Blood-CJD is an e-mail group which was formed to support blood withdrawal notification recipients. The group website has CJD information and is located at http://members.aol.com/debbieoney/blood.htm If you do not have internet access, you can join by e-mailing DebbieOney@aol.com or firstname.lastname@example.org.
The Many Faces of CJD website is a collection of personal experiences with CJD. The website is at http://members.aol.com/stacy91434/cjd/cjd.htm
The CJD Watch website attempts to track cases throughout the world. The website also has a Victims' Profiles Database. It is at http://members.aol.com/stacy91434/watch/watch.htm
RESOURCES USED IN WRITING THE FACT SHEET
Brainum, Jerry. Growth Hormone: Certain Forms Could Be Deadly: GH Derived from Cadavers Could Incubate Lethal Brain Cancer - And It's Still Available in Europe! Muscular Development. September, 1998; 146.
The Centers for Disease Control and Prevention (CDC) Creutzfeldt-Jakob Disease Program: A Congressional Mandate (This is at http://members.aol.com/larmstr853/cjdvoice/cdcprog.htm)
Dealler, Dr. Steven, "Terms used by the scientists and explained as simply as possible." (This is available at http://www.airtime.co.uk/bse/defb.htm).
The Food and Drug Administration Center for Biologics Evaluation and Research "Revised Precautionary Measures to Reduce the Possible Risk of Transmission of Creutzfeldt-Jakob Disease (CJD) by Blood and Blood Products - December 11, 1996." (This is available at http://www.fda.gov/cber/bldmem/mem121196.txt)
Hill, Andrew F.; Melanie Desbruslais; Susan Joiner, Katie C. L. Sidle, Ian Gowland; John Collnge; Lawrence J. Doey; and Peter Lantos. "The same prion strain causes vCJD and BSE". Nature.389 (October 2, 1997). 448 - 450.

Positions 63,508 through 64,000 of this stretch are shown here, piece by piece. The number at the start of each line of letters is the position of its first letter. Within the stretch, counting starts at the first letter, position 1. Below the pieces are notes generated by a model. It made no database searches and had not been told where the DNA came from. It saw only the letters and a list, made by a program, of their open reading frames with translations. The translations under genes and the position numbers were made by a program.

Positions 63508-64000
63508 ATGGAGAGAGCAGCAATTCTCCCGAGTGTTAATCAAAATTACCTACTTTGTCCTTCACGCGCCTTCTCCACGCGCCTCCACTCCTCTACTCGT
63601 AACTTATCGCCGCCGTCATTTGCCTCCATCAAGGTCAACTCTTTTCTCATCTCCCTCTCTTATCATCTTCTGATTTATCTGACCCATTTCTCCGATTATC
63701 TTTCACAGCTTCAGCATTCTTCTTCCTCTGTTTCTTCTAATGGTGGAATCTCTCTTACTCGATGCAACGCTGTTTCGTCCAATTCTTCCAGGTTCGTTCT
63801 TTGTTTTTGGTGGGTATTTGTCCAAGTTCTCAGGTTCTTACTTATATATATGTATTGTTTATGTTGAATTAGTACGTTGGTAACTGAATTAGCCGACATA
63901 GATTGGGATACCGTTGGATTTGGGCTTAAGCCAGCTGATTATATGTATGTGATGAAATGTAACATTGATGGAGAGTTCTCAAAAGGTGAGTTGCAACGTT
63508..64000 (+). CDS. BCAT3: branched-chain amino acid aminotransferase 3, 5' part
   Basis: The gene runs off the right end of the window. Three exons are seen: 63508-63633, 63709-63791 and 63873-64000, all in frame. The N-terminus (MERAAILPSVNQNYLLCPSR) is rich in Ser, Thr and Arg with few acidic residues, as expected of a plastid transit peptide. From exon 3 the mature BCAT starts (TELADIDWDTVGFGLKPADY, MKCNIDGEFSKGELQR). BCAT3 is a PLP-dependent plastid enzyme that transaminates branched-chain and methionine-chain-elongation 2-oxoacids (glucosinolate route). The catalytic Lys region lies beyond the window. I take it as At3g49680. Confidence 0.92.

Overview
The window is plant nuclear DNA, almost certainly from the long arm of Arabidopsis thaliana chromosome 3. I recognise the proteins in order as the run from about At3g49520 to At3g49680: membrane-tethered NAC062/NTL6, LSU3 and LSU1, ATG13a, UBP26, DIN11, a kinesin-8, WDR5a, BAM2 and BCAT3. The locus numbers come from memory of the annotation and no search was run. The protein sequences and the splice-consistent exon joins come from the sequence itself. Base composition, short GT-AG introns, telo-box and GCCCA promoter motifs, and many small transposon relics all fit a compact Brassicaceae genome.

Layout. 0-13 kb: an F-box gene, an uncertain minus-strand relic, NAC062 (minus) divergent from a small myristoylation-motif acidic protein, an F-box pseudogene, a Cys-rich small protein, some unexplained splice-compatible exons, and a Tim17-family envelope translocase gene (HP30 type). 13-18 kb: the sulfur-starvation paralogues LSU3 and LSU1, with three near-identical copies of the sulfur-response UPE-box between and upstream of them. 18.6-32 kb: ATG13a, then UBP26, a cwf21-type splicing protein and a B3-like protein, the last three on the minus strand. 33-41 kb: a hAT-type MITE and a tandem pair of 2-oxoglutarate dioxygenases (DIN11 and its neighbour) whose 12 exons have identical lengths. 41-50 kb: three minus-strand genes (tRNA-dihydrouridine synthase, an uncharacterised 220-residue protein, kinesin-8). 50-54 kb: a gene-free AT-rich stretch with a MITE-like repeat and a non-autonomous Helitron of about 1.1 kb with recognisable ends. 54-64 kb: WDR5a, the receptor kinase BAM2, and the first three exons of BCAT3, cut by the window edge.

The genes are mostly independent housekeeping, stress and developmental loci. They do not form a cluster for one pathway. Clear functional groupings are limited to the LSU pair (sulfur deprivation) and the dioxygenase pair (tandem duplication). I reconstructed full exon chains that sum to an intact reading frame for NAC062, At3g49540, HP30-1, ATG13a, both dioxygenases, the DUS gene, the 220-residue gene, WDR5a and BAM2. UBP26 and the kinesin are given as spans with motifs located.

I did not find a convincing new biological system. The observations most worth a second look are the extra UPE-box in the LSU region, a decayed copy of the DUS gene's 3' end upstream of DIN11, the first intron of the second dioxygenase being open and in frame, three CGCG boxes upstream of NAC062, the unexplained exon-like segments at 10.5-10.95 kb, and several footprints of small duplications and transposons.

Hsich, Gary; Kimbra Kenney; Clarence J. Gibbs, Jr.; Kelvin H. Lee; Michael G. Harrington. The New England Journal of Medicine -- September 26, 1996 -- Volume 335, Number 13. "The 14-3-3 Brain Protein in Cerebrospinal Fluid as a Marker for Transmissible Spongiform Encephalopathies."
Manuelidis, Elias E. and Laura Manuelidis, "Suggested Links between Different Types of Dementias: Creutzfeldt-Jakob Disease, Alzheimer Disease, and Retroviral CNS Infections" Alzheimer Disease and Associated Disorders_ 3 (1989): 100-109
National Institute of Neurological Disorders and Stroke. "Creutzfeldt-Jakob Disease: Fact Sheet". (This is available at http://www.ninds.nih.gov/healinfo/DISORDER/CREUTJAB/cjd.htm#gethelp)
National Institute of Neurological Disorders and Stroke, "Creutzfeldt-Jakob Disease for Health Care Workers and Morticians", July, 1997. (This is available at http://members.aol.com/larmstr853/cjdvoice/ninds.htm)
Ricketts, Maura N., Neil R. Cashman, Elizabeth E. Stratton, Susie ElSaadany, Laboratory Centre for Disease Control, Health Canada, Ottawa, Ontario, Canada; Montreal Neurological Institute, Montreal, Canada "Is Creutzfeldt-Jakob Disease Transmitted in Blood?" 05/14/97 Emerging Infectious Diseases National Center for Infectious Diseases Centers for Disease Control and Prevention Atlanta, GA. (This is available at http://www.cyber-dyne.com/~tom/blood_cjd.html)